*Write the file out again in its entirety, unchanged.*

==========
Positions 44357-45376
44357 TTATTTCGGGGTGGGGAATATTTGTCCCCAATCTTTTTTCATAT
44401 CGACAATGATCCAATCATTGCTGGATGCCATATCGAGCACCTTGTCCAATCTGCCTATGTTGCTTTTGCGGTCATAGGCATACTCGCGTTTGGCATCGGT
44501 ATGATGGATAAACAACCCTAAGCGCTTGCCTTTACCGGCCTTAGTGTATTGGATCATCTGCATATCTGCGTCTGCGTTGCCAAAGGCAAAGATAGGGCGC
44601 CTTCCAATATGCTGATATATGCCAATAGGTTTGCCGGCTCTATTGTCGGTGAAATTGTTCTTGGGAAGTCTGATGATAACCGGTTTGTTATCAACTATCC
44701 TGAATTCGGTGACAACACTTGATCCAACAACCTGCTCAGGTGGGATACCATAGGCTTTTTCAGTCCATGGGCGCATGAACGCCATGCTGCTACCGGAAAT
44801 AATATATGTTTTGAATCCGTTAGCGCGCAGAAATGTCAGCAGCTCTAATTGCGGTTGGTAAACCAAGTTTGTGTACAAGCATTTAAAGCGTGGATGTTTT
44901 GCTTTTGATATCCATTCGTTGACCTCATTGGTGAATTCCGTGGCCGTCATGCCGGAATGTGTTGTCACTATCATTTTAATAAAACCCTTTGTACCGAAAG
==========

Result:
Positions 44357-45376
44357 TTATTTCGGGGTGGGGAATATTTGTCCCCAATCTTTTTTCATAT
44401 CGACAATGATCCAATCATTGCTGGATGCCATATCGAGCACCTTGTCCAATCTGCCTATGTTGCTTTTGCGGTCATAGGCATACTCGCGTTTGGCATCGGT
44501 ATGATGGATAAACAACCCTAAGCGCTTGCCTTTACCGGCCTTAGTGTATTGGATCATCTGCATATCTGCGTCTGCGTTGCCAAAGGCAAAGATAGGGCGC
44601 CTTCCAATATGCTGATATATGCCAATAGGTTTGCCGGCTCTATTGTCGGTGAAATTGTTCTTGGGAAGTCTGATGATAACCGGTTTGTTATCAACTATCC
44701 TGAATTCGGTGACAACACTTGATCCAACAACCTGCTCAGGTGGGATACCATAGGCTTTTTCAGTCCATGGGCGCATGAACGCCATGCTGCTACCGGAAAT
44801 AATATATGTTTTGAATCCGTTAGCGCGCAGAAATGTCAGCAGCTCTAATTGCGGTTGGTAAACCAAGTTTGTGTACAAGCATTTAAAGCGTGGATGTTTT
44901 GCTTTTGATATCCATTCGTTGACCTCATTGGTGAATTCCGTGGCCGTCATGCCGGAATGTGTTGTCACTATCATTTTAATAAAACCCTTTGTACCGAAAG